When considering the difference between a particular sentence and sentences imposed for similar crimes, we are not persuaded by bare numbers without context. United States v. Campbell, 491 F.3d 1306, 1317 (11th Cir. 2007). In Campbell, we considered a challenge by the former mayor of Atlanta to his sentences for tax fraud. Id. at 1308-09. Rejecting Campbell's argument that "statistics . . . indicate that Campbell's sentences greatly exceed the average sentences imposed upon those convicted of tax crimes," we explained that "the statistics Campbell cites are bare numbers without context and, therefore, do not persuade us that his sentences are unreasonable." Id. at 1317.
As in Campbell, Montiel-Hernandez has submitted bare numbers without context, and thus has not shown that any statistical disparity between the district courts of the Eleventh Circuit and any other circuit is unwarranted. Accordingly, we refuse to rely on the bare statistics cited by Montiel-Hernandez, and conclude that the statistics do not show that his sentence was unreasonable.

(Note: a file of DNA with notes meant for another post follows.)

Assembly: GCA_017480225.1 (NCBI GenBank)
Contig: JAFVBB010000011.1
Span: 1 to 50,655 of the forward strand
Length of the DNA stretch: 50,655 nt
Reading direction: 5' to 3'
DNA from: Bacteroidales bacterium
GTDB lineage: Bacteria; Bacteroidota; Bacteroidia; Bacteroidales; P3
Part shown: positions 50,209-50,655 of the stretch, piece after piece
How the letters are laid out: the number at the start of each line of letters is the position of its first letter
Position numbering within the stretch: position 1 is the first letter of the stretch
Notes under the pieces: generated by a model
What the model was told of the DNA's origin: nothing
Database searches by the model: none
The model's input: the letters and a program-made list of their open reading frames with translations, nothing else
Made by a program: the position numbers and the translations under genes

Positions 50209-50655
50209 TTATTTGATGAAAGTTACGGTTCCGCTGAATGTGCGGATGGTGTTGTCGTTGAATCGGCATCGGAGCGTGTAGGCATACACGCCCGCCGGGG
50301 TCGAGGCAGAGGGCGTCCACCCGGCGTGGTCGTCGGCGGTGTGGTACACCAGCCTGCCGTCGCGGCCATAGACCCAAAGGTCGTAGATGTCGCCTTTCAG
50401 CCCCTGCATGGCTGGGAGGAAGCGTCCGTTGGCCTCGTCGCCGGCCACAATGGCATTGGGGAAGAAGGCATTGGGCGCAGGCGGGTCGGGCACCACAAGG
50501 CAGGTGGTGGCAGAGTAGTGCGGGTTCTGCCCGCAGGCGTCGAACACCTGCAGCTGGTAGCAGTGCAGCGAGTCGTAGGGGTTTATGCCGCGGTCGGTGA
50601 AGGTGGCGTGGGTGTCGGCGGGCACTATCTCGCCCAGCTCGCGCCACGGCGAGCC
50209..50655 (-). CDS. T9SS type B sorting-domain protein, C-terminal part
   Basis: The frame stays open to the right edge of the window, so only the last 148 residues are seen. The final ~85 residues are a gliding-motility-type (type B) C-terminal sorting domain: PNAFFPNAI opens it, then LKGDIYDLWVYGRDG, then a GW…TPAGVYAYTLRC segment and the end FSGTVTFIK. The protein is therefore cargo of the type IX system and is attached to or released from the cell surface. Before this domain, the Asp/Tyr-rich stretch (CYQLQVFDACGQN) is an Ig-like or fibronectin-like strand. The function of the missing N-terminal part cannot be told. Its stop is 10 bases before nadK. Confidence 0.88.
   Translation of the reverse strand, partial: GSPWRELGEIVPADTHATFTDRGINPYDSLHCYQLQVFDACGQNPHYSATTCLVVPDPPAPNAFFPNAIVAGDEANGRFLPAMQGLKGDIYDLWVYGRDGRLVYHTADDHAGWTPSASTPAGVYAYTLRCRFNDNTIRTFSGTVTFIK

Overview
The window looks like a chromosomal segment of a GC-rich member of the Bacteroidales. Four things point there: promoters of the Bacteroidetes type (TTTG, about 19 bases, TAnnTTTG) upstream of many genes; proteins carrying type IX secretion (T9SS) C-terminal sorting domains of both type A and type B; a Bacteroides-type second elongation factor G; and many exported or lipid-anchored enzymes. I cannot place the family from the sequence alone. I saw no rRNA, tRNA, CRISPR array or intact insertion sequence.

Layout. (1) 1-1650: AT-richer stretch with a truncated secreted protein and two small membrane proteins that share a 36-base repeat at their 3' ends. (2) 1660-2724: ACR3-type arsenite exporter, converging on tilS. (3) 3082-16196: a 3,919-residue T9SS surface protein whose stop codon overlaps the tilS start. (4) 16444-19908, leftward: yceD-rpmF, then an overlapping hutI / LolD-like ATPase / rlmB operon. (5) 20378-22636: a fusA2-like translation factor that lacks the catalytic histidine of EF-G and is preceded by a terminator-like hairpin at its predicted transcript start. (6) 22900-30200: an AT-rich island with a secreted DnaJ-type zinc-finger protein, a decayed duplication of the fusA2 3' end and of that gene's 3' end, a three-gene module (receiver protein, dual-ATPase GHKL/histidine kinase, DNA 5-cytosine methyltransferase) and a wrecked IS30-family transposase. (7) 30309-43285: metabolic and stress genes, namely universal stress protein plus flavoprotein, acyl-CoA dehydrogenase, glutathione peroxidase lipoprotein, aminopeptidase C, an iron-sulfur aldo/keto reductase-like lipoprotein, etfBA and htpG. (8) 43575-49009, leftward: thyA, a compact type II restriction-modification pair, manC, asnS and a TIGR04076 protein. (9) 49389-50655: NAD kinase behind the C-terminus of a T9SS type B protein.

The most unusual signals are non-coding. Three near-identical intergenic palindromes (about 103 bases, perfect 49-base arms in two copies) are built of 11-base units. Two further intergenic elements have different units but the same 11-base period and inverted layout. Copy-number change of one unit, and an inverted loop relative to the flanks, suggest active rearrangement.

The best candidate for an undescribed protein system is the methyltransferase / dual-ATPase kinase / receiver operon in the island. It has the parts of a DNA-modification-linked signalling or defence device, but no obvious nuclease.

Montiel-Hernandez next argues that his sentence was procedurally and substantively unreasonable. He maintains that his sentence was procedurally unreasonable because the guidelines range for transporting 25-99 illegal aliens reflected his previous transportation of illegal aliens, thus requiring the district court to explain why his already accounted-for recidivism warranted an upward variance. Substantively, Montiel-Hernandez argues that his 36-month sentence is unreasonable because the district court placed too much weight on the nature and circumstances of his offense by focusing almost exclusively on his transporting illegal aliens on three occasions instead of focusing on his mitigating circumstances. Montiel-Hernandez also reiterates his claim that the guidelines range adequately reflected his recidivism, and contends that the district court's sentence was arbitrary in light of the Middle District of Florida's statistical disparities in sentencing.